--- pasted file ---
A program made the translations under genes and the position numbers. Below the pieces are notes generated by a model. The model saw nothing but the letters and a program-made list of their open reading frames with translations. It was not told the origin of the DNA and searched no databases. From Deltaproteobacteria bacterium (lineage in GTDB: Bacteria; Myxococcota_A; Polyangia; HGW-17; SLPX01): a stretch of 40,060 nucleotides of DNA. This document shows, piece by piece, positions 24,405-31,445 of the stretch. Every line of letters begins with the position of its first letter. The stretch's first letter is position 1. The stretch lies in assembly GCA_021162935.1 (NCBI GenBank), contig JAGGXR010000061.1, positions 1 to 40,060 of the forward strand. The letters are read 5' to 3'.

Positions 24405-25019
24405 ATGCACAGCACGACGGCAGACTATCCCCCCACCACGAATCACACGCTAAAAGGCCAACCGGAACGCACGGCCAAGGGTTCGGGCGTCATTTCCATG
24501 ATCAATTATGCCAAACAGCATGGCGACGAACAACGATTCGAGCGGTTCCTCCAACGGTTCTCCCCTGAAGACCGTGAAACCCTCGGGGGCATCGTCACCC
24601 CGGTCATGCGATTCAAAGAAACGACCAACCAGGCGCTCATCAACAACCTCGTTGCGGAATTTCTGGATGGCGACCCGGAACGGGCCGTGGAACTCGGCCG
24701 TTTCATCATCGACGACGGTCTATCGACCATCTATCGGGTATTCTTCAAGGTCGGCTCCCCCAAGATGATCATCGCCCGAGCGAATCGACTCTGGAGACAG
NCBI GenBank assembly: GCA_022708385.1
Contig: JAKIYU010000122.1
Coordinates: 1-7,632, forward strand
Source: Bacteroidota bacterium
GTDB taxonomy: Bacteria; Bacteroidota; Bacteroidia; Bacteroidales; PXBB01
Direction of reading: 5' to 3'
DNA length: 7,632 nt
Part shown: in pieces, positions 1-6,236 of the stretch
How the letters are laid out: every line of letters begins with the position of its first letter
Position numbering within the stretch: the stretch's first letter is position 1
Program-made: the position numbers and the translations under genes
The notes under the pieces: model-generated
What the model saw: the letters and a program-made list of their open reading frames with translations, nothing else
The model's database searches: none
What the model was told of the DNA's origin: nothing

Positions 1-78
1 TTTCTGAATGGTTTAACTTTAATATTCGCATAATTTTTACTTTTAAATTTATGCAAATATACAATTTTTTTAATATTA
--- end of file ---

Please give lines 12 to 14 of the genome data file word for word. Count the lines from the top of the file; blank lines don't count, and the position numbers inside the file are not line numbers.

Direction of reading: 5' to 3'
DNA length: 7,632 nt
Part shown: in pieces, positions 1-6,236 of the stretch